Then two writers are strangled, mistaken for Thomas Nashe, the pamphleteer who is hot on Martin’s trail. Francis Bacon is tasked with stopping the murders — and catching Martin, while he’s about it. But the more he learns, the more he fears Martin may be someone dangerously close to home.
Can Bacon and his band of intelligencers stop the strangler before another writer dies, without stepping on Martin’s possibly very important toes?

None So Blind by Chautona Havig with a giveaway

This was a fascinating story. I loved the characters. I don’t know how I would have handled losing all my memories. It would be so hard to wake up one day and not recognize anything about yourself. I don’t know how I would reinvent myself or if I would want to. This was very hard for everyone in the family. This book fascinated me. This book makes you really think. I received this book from Celebratelit for a fair and honest opinion that I gave of my own free will.


None so blind FB Banner copy

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About the Book
nonesoblindcover
Book title: None So Blind
Author: Chautona Havig
Release date: September 29, 2013
Genre: Contemporary
Dani and Ella Weeks–two women who share one thing in common. The same life, the same family, and the same body.
When Dani wakes with no knowledge of who or where she is–no memories of her life at all–David and Dani Weeks discover that “til death do us part” takes on an entirely unexpected meaning. Practically speaking, Dani died. But she didn’t.
What’s a gal to do?
In a desperate attempt to separate the old life from the new, Dani insists on a new name, a twist of her old one–Ella.
Ella’s doctors can’t explain what happened. Her children can’t understand why she doesn’t know them. David, her husband, finds himself torn between admiration for the “new” version of his wife and missing the woman he’s known for over fifteen years.
Will Ella ever regain her memory? Why does their pastor suspect it’s one great hoax?
 
About the Author
media-headshot-smChautona Havig lives and writes in California’s Mojave Desert with her husbnd and five of her nine children. Through her novels, she hopes to encourage Christians in their walk with Jesus.
Guest post from Chautona Havig
“Who are you, again?”
“I’m Joe’s, daughter. Vyonie.” My sister pointed to me. “This is Chautona.”
For some odd reason, the niece she spent the least amount of time with, Aunt Doris remembered—somewhat. But she didn’t remember Vyonie from what I could tell. She smiled at me, that amazing, sweet smile I’d never forget. She asked how I was. I always thought that Mrs. Sanderson—mother of John, Alicia, and Carl on the TV show, Little House on the Prairie—looked and sounded like Aunt Doris. Of course, that memory of me didn’t last. A minute or two later, she gave me a big smile and asked if she knew me.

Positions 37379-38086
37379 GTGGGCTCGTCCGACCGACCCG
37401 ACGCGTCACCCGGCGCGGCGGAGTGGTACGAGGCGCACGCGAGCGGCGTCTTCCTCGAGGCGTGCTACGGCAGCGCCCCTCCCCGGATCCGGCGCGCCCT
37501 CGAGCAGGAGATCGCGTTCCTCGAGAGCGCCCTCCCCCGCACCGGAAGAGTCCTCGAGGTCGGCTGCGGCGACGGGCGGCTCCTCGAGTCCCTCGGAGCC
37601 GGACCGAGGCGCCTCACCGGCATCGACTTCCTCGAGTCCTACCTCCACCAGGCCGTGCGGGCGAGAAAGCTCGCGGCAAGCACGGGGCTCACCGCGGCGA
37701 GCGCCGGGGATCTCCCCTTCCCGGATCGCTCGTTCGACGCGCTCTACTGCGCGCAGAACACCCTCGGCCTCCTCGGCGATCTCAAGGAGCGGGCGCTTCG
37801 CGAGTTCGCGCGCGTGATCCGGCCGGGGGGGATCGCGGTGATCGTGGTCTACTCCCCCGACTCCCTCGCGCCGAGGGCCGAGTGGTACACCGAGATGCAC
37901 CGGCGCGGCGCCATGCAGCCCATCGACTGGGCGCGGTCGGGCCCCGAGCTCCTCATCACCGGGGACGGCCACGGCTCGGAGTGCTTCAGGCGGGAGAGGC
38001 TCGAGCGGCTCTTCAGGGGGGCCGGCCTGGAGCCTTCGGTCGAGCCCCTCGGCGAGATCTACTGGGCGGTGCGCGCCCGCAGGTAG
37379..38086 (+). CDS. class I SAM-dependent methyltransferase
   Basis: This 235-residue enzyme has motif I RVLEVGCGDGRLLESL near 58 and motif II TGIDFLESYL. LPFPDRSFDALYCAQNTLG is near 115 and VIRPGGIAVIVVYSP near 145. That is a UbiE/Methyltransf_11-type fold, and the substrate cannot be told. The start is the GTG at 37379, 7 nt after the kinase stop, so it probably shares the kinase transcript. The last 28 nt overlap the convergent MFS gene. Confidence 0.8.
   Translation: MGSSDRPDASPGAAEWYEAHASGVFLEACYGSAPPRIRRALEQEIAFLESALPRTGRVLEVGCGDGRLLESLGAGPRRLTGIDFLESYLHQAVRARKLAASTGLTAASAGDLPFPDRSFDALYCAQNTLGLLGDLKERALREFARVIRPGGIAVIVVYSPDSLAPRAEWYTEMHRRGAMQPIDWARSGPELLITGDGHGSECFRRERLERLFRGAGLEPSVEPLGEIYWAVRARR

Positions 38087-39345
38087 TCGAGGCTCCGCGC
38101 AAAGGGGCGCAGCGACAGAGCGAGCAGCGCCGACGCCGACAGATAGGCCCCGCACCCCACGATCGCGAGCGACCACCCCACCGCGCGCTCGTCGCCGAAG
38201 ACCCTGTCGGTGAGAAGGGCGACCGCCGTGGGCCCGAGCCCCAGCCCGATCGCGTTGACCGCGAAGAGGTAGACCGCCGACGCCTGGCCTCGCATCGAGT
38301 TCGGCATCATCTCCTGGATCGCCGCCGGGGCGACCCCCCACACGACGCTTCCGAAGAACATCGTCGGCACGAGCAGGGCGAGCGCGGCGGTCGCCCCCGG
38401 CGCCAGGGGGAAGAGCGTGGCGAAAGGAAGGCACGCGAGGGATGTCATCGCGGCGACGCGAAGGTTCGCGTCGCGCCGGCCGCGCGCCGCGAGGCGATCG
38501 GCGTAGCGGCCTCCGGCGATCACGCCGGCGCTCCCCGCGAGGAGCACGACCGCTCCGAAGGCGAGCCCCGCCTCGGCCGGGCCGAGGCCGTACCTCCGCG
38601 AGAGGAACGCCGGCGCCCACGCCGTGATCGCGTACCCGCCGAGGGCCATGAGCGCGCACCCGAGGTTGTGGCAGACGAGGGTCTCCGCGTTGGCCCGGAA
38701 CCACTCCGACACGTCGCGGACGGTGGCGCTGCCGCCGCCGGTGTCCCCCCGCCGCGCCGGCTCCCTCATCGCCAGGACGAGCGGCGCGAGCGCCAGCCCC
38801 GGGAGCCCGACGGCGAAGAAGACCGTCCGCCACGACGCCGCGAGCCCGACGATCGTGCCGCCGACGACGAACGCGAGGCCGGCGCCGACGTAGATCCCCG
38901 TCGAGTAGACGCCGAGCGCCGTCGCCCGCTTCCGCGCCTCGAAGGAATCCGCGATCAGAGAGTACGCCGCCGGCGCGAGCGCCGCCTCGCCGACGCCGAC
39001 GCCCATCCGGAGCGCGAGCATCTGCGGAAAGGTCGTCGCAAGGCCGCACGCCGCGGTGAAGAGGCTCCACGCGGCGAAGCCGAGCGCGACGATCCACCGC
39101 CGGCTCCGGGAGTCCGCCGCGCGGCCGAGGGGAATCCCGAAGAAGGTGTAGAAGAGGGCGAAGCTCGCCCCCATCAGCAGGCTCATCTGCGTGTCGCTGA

It gave me a picture of what it must have been like for my character, Ella Weeks—to wake up every day with these children there—children who knew her, but she didn’t remember. The hurt she caused every time she had to struggle to admit she didn’t know something she probably should—again. So, I thought I’d ask her to tell us about it.
Ella: People often assume that the worst part of losing my memory are the memories that disappeared, too. But it’s not. A much as I’d love to remember my wedding day, my daughter’s first steps, my son’s first words, or that moment I realized I was pregnant with my third, those are blessings that I don’t think about often. No, what hurts most is seeing the pain in my children’s eyes when they need me to remember something and I can’t. For me, not remembering their first day of kindergarten is an inconvenience. For them, it’s a further reminder that if they didn’t tell me, I wouldn’t know them. That without them pushing themselves into my life, I wouldn’t care about them any more than any other human in my path. I do now, of course, but not at first. I hate that they heard David say once, “…she doesn’t know me. She doesn’t trust me. She doesn’t know our children. She tries, but she could walk out of our lives tomorrow and never miss us.”
Living so close to it every day, I missed those little bits of pain that I inflicted without meaning to, but when I went with our Bible study to a nursing home and visited with the residents, then I saw it. Women with tears running down their cheeks as loved ones patted their hands and tried to comfort. I heard one man offer to find a woman’s father. She squeezed him close and whispered, “It’s okay, Daddy. I love you. I’ll see you tomorrow.”
The man promised to try to find her father in the meantime.
Those people there—most of them didn’t realize they didn’t remember someone important. They didn’t struggle to remember this or that. Their dementia had gotten bad enough that their lives had gone from constant frustration to, by comparison, blissful oblivion.
And their families withered with each forgotten face, name, moment.
That’s what my “episode” did for my family. It caused them pain that just resurfaced every time something new happened. Pain that I didn’t know I inflicted. And since that visit, I have a greater compassion and awareness of just how amazing and powerful memories are.
I also have a greater appreciation for those beautiful words in Isaiah when the Lord promised… “I, even I, am the one who wipes out your transgressions for My own sake, And I will not remember your sins.”